Secondly, Christ knows their true nature which is nauseating to Him. “I know thy works, that thou art neither cold nor hot: I would thou wert cold or hot. So then because thou art lukewarm, and neither cold nor hot, I will spue thee out of my mouth.” Let us remember that the opposite of love is not hatred. The opposite of love is indifference. Gill describes such as the lukewarm professor. “A lukewarm professor is one that serves God and mammon; that halts between two opinions, and knows not what religion is best, and cares little for any, yet keeps in a round of duty, though indifferent to it, and contents himself with it; and is unconcerned about the life and power of godliness, and takes up with the external form of it; and has no thought about the glory of God, the interest of Christ and truth; and this was too much the case of this church, at least of a great number of its members; wherefore it was very loathsome to Christ, hence he threatens….” There is a rash of this in modern Christianity; going through the motions, singing the songs of Zion without care to their meaning, reading the Word without conviction, hearing preaching without changing, praying without understanding, and confessing without possessing. I love the following quote from Henry: “Lukewarmness or indifference in religion is the worst temper in the world. If religion is a real thing, it is the most excellent thing, and therefore we should be in good earnest in it; if it is not a real thing, it is the vilest imposture, and we should be earnest against it. If religion is worth anything, it is worth every thing; indifference here is inexcusable: Why halt you between two opinions? If God be God, follow him; if Baal (be God), follow him. Here is no room for neutrality. An open enemy shall have a fairer quarter than a perfidious neuter; and there is more hope of a heathen than of such. Christ expects that men should declare themselves in earnest either for him or against him.” Do you want to know what God thinks of such Christianity? Christ would rather you be an open blasphemer and hater of God. At least they are honest with themselves, with other men, and with God. If you are not going to be on fire for God go out of these doors and live openly in sin; that is what Christ would rather you do. I am not encouraging sin in any man. I am encouraging the fire of revival. Choose you this day whom you will serve; and then serve with all of your heart and soul. To be lukewarm is to be nauseating to God. Jamieson stated this: “Physicians used lukewarm water to cause vomiting. Cold and hot drinks were common at feasts, but never lukewarm.”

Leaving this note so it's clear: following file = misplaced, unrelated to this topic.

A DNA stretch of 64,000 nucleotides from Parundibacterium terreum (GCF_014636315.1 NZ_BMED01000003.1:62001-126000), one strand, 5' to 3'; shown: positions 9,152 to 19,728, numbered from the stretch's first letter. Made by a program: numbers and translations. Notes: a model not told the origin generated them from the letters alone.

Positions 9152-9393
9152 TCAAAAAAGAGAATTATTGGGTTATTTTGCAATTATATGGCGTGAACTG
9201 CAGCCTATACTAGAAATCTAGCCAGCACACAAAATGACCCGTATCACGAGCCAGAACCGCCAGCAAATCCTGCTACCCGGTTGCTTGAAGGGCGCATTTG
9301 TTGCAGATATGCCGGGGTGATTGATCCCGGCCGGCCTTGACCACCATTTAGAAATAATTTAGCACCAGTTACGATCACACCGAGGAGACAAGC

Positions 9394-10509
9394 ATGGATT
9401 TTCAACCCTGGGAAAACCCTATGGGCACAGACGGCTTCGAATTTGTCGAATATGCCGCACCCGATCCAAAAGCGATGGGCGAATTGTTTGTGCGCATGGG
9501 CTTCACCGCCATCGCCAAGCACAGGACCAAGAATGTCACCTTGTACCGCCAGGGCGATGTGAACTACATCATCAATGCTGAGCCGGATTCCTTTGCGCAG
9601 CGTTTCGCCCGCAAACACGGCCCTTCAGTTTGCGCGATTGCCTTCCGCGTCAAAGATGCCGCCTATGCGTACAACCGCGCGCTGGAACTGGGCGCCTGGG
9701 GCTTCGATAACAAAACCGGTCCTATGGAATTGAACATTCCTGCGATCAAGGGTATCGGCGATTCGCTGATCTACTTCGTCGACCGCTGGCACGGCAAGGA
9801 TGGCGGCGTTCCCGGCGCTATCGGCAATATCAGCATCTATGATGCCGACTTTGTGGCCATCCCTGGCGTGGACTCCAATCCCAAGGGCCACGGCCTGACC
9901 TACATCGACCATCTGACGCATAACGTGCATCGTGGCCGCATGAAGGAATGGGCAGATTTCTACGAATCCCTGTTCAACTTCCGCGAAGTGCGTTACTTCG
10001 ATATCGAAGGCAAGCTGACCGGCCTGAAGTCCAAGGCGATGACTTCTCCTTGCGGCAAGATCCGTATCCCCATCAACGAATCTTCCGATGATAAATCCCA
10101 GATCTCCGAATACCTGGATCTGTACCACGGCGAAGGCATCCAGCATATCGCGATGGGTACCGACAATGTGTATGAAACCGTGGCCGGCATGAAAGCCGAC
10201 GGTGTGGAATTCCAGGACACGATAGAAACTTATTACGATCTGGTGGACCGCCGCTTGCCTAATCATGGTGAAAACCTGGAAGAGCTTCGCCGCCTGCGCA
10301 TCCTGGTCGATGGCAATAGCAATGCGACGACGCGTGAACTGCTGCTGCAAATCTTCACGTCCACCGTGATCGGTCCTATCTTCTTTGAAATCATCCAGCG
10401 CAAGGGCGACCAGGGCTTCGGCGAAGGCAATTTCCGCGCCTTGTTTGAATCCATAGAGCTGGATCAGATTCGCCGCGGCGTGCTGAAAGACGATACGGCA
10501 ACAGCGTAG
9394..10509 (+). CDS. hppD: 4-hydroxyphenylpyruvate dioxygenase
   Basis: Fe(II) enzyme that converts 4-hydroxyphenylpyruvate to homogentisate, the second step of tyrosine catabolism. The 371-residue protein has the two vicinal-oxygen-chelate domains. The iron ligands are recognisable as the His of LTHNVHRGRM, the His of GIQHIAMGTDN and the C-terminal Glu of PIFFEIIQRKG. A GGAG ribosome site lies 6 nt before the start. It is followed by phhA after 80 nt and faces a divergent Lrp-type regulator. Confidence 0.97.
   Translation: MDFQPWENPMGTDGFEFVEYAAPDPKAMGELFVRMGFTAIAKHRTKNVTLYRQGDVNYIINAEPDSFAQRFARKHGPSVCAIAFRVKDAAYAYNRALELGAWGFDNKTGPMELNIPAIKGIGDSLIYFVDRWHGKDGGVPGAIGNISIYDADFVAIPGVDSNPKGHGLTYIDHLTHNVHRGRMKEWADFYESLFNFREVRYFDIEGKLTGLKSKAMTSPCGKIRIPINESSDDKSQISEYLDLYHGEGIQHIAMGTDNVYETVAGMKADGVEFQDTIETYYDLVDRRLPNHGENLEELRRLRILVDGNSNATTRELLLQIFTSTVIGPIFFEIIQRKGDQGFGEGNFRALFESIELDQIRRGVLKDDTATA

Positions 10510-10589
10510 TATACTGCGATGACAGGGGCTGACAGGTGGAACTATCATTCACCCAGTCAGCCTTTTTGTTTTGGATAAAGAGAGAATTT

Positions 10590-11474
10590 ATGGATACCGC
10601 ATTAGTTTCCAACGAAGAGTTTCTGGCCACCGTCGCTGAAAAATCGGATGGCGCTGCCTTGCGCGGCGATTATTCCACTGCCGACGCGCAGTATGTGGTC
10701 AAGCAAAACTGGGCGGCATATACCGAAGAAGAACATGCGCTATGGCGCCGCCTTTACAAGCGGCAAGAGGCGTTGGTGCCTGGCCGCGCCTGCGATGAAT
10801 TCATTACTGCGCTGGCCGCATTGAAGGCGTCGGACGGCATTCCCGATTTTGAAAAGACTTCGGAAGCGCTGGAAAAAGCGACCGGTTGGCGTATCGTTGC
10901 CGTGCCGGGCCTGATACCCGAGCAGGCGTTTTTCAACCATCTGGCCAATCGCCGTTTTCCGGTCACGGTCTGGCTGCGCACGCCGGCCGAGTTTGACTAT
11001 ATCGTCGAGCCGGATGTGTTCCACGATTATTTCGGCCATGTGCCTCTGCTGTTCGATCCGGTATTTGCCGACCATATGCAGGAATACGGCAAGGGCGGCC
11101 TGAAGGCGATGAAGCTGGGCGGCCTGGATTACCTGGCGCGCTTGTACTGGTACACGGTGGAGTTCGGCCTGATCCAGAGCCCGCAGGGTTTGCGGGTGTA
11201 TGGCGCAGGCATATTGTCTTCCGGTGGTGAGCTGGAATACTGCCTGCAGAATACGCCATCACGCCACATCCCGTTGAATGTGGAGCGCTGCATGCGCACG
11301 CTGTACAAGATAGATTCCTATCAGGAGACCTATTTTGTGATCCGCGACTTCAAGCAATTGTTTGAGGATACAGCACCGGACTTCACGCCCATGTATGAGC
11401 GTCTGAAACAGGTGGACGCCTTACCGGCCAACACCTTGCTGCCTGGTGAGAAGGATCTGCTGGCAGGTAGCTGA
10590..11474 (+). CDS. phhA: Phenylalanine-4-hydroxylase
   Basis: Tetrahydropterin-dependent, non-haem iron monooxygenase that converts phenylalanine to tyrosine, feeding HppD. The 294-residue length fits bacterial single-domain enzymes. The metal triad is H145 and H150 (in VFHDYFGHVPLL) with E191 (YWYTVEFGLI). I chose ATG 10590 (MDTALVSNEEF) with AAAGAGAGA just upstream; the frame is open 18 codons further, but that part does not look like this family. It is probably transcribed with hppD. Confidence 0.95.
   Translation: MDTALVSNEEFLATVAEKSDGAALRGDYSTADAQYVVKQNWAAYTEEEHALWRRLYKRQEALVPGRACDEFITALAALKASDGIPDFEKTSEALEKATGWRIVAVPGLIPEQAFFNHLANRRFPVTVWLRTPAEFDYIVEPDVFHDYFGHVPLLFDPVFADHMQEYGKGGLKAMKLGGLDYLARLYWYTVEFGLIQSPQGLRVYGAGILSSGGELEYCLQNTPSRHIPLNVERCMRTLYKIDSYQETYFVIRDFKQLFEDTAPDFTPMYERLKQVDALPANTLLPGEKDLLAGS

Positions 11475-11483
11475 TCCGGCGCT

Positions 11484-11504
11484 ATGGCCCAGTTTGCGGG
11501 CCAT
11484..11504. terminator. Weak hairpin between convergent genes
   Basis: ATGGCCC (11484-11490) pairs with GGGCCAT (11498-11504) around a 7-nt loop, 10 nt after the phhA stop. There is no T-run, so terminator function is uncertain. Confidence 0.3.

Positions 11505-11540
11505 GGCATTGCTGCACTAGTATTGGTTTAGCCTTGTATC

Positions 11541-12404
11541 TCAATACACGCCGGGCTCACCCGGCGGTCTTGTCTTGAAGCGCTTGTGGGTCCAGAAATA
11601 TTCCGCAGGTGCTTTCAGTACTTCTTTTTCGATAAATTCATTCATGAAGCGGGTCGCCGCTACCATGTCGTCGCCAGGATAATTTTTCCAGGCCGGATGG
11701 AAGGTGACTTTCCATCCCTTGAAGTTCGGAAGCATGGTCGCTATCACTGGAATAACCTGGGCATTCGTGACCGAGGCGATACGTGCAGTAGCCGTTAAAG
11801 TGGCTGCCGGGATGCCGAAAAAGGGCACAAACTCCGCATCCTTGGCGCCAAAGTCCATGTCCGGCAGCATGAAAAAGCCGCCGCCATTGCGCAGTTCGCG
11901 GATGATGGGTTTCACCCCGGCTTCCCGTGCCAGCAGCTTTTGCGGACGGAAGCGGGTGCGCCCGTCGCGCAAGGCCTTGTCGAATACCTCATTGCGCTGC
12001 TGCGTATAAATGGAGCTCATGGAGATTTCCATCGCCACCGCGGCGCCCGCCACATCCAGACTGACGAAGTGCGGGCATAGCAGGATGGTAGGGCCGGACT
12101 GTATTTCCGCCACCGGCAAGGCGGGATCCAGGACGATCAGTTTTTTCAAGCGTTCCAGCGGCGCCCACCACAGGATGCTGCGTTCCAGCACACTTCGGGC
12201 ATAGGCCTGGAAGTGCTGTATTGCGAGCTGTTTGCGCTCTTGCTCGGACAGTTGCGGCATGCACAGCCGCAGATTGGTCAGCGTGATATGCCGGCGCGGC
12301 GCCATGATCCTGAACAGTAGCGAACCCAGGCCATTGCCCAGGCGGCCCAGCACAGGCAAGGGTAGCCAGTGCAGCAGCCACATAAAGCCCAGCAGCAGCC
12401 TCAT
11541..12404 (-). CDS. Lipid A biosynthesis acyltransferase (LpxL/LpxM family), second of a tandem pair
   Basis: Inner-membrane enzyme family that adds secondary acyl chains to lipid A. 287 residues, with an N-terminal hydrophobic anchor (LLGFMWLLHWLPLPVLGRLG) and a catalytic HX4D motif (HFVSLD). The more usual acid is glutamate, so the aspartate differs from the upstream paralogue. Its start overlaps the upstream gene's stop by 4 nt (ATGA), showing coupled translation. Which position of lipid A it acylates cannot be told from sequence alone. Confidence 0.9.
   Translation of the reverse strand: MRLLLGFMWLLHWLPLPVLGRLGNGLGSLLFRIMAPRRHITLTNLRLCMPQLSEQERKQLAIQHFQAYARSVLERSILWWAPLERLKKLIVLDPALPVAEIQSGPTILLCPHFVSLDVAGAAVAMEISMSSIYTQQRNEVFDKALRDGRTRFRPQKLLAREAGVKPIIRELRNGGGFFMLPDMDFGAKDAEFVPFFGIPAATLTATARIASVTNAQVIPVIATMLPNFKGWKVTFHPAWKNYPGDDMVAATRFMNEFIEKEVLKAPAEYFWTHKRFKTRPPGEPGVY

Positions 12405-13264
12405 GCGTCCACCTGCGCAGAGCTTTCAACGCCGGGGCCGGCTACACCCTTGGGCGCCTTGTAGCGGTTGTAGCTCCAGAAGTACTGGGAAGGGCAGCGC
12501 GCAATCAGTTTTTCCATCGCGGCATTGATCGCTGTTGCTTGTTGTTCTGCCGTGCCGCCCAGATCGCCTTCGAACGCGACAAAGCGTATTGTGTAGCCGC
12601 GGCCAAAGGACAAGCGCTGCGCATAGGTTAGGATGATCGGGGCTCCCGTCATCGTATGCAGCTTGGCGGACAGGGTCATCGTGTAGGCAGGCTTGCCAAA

Thirdly, Christ knows the root cause of the churches failure. Let us hear what the root cause of the indifference of the church is from the one that knows and judges all things. “Because thou sayest, I am rich, and increased with goods, and have need of nothing; and knowest not that thou art wretched, and miserable, and poor, and blind, and naked….” The root of the problem was pride. They did not have a realistic view of themselves. They thought of themselves more highly than they should. They saw themselves as rich in grace, rich in talent, and rich in works. They saw themselves as growing and increasing; they were increased in goods. They were looking back and patting themselves on the back for all that they had accomplished. They were counting their barns and planning on building greater. They saw themselves as in need of nothing. That is summing up the grand problem of indifference. When you come to the point that you can stand before God and say that you need nothing than you have come to the point of nausea. You have told yourself the ultimate lie. We are not independent of God but wholly dependent on Him. To believe otherwise is to adhere to Satanism. This is what they said of themselves but what God saw was much more important. He saw what they really were. They were wretched; that is, they were worthless. They were of no worth to themselves, of no worth to their fellow man, and of no worth to God. They were miserable. They were cut off from the source of true joy and were enjoying only fleeting moments of a false happiness. The word miserable carries the root word miser which is one that is covetous or insatiable. They have no abiding satisfaction for they have no abiding Christ. They were poor. They had not means of purchasing the things they truly needed. They were blind. They could not see afar off. They could not see their own sin. They could not see the true righteousness of Christ. They were naked. The shame of the sin was uncovered for all to see. They were not witnesses for Christ but they were seen for the hypocrites that they were before this world. The world always knows what Christians are supposed to be.